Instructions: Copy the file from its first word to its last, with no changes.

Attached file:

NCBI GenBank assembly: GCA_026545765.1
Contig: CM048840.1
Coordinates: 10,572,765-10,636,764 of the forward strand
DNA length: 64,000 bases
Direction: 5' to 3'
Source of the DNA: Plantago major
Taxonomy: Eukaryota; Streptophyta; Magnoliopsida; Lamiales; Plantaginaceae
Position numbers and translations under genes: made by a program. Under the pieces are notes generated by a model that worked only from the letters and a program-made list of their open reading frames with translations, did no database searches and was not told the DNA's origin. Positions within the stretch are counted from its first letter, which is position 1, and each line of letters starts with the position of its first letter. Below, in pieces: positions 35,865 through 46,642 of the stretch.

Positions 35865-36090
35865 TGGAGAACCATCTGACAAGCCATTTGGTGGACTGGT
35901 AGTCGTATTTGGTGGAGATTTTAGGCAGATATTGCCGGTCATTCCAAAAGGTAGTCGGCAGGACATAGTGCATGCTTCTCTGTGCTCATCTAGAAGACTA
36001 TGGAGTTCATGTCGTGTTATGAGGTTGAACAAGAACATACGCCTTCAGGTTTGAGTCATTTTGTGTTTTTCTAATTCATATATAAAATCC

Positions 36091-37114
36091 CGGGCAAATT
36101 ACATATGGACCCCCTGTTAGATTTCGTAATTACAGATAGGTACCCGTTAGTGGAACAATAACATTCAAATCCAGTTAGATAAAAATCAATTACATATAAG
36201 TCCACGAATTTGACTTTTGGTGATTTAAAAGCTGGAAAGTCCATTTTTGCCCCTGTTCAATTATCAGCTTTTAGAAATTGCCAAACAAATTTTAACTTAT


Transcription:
NCBI GenBank assembly: GCA_026545765.1
Contig: CM048840.1
Coordinates: 10,572,765-10,636,764 of the forward strand
DNA length: 64,000 bases
Direction: 5' to 3'
Source of the DNA: Plantago major
Taxonomy: Eukaryota; Streptophyta; Magnoliopsida; Lamiales; Plantaginaceae
Position numbers and translations under genes: made by a program. Under the pieces are notes generated by a model that worked only from the letters and a program-made list of their open reading frames with translations, did no database searches and was not told the DNA's origin. Positions within the stretch are counted from its first letter, which is position 1, and each line of letters starts with the position of its first letter. Below, in pieces: positions 35,865 through 46,642 of the stretch.

Positions 35865-36090
35865 TGGAGAACCATCTGACAAGCCATTTGGTGGACTGGT
35901 AGTCGTATTTGGTGGAGATTTTAGGCAGATATTGCCGGTCATTCCAAAAGGTAGTCGGCAGGACATAGTGCATGCTTCTCTGTGCTCATCTAGAAGACTA
36001 TGGAGTTCATGTCGTGTTATGAGGTTGAACAAGAACATACGCCTTCAGGTTTGAGTCATTTTGTGTTTTTCTAATTCATATATAAAATCC

Positions 36091-37114
36091 CGGGCAAATT
36101 ACATATGGACCCCCTGTTAGATTTCGTAATTACAGATAGGTACCCGTTAGTGGAACAATAACATTCAAATCCAGTTAGATAAAAATCAATTACATATAAG
36201 TCCACGAATTTGACTTTTGGTGATTTAAAAGCTGGAAAGTCCATTTTTGCCCCTGTTCAATTATCAGCTTTTAGAAATTGCCAAACAAATTTTAACTTAT